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Written by Austin Downing   
Wednesday, 16 May 2012
Table of Contents: Page Index
G.Skill Ares 16GB 1866Mhz DDR3 Memory Kit
Closer Look: G.Skill Ares Memory
RAM Testing and Results
Synthetic Benchmarks
Application Benchmark
Final Thoughts and Conclusion

G.Skill Ares 1866MHz 16GB DDR3 Memory Review

Manufacturer: G.Skill
Product Name: Ares
Model Number: F3-1866C10D-16GAB
Price As Tested: $149.99 (Newegg)

Full Disclosure: The product sample used in this article has been provided by G.Skill.

Some people want or even need the most memory that they possibly can get into a system, for those users a simple 16GB of RAM may not be enough. Thankfully, due to rapidly dropping prices having as much RAM as servers of yesteryear is neither overly expensive, nor that unreasonable to have. Benchmark Reviews will be looking at the G.Skill Ares 1866MHz 2 x 8GB kit designed specifically with those people in mind. Named after the Greek god of war the G.Skill Ares kit looks like it is ready for war with its heat sinks glistening in the sun but is it really the warrior it claims to be or a just imposter with nice armor. Benchmark Reviews will evaluate the merit of the Ares name and determine if this kit is truly worth of the name it has been given.

Years ago using the fastest possible memory was the only way to get the full potential out of a processor. This is because in the days before Sandy Bridge getting the highest clock possible was achieved using a combination of changing the clock multiplier, and increasing the FSB or base clock. Because changing these also increased the base speed of the memory using the fastest memory possible was only the only way to push a processor to its upper limits. But things have changed since the Sandy Bridge platform debuted, the only effective way to overclock is to increase the clock multiplier of the K SKU's meaning that memory speed is less important for overclocking and therefore companies are concentrating on dropping prices, and timing to compete with each other. As prices have dropped, users have started demanding more RAM for their systems. Mushkin's Redline has been a well-received product for many years and now they have updated their Redline series to be compatible with Intel's newest P67 chipset. This means that each kit of memory has a speed that is divisible by 266.6MHz so as to provide optimum speed in a user's system.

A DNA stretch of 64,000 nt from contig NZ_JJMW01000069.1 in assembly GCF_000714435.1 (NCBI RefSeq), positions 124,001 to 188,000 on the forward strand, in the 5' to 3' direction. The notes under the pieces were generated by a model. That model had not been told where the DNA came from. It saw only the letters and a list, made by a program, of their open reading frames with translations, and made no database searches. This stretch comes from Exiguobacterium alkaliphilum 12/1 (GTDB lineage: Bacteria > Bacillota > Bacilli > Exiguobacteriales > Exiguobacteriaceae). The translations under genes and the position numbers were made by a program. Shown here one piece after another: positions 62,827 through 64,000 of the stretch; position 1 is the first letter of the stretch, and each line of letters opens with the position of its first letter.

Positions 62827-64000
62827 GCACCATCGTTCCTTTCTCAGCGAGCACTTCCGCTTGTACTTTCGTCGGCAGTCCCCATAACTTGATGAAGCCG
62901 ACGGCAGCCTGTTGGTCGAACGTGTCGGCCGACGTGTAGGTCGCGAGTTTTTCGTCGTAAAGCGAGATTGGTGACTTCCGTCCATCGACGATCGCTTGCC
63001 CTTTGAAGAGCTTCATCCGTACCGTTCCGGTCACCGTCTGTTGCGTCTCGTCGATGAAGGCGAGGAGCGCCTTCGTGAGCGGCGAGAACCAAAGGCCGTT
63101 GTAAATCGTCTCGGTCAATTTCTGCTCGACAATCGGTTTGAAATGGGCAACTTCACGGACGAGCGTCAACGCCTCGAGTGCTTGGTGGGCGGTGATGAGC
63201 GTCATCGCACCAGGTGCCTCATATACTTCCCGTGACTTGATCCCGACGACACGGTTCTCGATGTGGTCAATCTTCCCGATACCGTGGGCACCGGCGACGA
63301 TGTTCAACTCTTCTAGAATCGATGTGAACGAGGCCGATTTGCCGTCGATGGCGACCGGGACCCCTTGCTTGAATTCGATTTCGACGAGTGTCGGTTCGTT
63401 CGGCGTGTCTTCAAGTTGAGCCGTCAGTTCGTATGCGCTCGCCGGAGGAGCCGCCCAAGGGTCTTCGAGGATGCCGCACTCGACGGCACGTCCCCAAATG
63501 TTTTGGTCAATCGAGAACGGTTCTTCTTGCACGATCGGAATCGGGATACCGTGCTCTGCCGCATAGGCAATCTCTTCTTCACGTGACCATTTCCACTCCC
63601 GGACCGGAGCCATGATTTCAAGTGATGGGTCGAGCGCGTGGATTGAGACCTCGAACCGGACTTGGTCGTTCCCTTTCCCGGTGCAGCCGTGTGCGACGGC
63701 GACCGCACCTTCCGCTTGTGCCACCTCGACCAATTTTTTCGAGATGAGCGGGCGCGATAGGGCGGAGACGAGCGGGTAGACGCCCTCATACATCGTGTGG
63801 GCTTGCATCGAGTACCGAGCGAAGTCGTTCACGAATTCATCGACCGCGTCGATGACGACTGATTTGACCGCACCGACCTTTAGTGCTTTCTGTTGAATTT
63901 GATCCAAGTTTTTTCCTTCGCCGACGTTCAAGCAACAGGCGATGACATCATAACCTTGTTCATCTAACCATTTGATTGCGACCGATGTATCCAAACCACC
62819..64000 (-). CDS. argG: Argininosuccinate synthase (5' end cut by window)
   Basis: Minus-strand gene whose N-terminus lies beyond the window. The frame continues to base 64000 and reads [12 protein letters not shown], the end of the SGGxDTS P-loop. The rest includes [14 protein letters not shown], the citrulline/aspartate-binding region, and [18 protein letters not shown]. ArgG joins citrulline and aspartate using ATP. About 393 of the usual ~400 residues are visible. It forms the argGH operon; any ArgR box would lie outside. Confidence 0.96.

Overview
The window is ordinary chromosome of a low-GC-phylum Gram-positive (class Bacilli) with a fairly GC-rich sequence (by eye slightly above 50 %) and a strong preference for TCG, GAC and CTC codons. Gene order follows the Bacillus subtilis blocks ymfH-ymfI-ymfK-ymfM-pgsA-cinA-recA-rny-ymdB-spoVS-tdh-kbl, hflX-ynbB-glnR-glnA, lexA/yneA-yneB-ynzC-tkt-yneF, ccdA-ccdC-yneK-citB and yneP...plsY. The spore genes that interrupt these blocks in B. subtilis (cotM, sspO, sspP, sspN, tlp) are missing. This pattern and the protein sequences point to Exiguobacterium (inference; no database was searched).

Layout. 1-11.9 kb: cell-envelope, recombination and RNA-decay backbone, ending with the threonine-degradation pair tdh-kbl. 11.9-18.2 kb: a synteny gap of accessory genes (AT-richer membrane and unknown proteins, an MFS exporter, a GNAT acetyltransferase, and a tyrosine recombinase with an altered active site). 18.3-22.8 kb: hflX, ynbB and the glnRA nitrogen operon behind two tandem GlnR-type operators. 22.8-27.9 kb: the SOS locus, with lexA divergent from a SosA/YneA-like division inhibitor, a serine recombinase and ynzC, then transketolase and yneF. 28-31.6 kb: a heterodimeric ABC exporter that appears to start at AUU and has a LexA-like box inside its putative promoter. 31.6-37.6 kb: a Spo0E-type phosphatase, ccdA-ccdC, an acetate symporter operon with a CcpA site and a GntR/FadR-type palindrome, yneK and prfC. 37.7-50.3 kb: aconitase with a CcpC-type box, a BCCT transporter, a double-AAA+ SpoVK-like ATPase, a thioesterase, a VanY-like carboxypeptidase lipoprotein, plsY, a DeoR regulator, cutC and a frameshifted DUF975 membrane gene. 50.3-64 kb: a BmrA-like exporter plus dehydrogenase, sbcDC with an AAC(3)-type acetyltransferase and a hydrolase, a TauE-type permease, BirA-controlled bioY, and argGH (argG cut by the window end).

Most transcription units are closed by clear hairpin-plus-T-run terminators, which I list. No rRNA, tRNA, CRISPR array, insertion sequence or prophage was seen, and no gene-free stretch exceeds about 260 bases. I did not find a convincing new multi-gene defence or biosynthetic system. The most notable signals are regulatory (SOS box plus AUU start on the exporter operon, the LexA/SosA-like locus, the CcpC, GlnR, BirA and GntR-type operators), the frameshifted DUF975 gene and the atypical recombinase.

GSkill_Ares_Memory1.jpg

Benchmark Reviews wants to be able to provide the most accurate information on the performance of components to its readers and therefore has a very specific way in which tests are run on components. For RAM, each set is run first run through Memtest86+ at its advertised speed to insure that that there are no errors. Once passed a combination of pure benchmark based, and application based tests will be run a total of three times each. Once the results have been acquired the worst score of each test will be thrown out and the final two will be averaged resulting in the final score that will be presented to our readers.

Specifications

Type DDR3
Voltage 1.5
Speed Spec PC3-14900
Frequency 1866MHz
Kit Type Dual Channel
Module Size 8GB
tCL 10
tRCD 11
tRP 10
tRAS 30



 

Comments 

 
# lowest cas t imingRoland 2012-05-16 20:58
Any plans to test the memory to see just how low cas timing can be had? I always look for stuff like that in memory reviews but rarely see them.. My thoughts are.. well it's PC 1866 memory.. what are cas timings like at PC1600, can it do 8-8-8 or omg cas 7? Stuff like that you know?
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# RE: lowest cas t imingAustin Downing 2012-05-17 05:28
For many sets of memory it can be less than useful to test their overclocking or underclocking abilities because my results most likely will not reflect what our readers experience because of the minute differences in each IC that is made.
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# RE: G.Skill Ares 16GB 1866Mhz DDR3 Memory KitJim R 2012-05-18 12:22
Don't know, but I wouldn't have tested on MSI, there BIOS is somewhat shoddy when it come to 8GB DIMMS, which may well have accounted for XMP loading wrong, should have tried a couple other good mobos before making a rash decision that the DIMMS set up wrong since it's how the BIOS sets things based on what it reads, which is often to 'as close as possible' as it can. In your cons you state not as effective as buying to 8 GB kits, which in of itself is a con, especially with higher frequency memory A) there's no guarantee two sets of DIMMS, even of the same model will work together, B) XMP won't work with multiple sets and C) you'd be filling 4 slots instead of two which is more stress on the MC (Memory Controller). The looser timings are keeping in consistency to the price which is low for 2x8GB 1866, the same 2x8GB at CL9 is likely to cost $50 more (and I believe Corsair has a Vengence model out w/ the same exact timings at $50 more). Most if they wanted higher performance (and still didn't want to pay the Corsair price of $200 for a like set, for less could easily order GSkill 2133/CL9 2x8GB set for about $30 more at around $180. Need to compare other options that are available rather than make rash statements, in this case to come up with cons...this is a good set for the price/freq/CL baselines.
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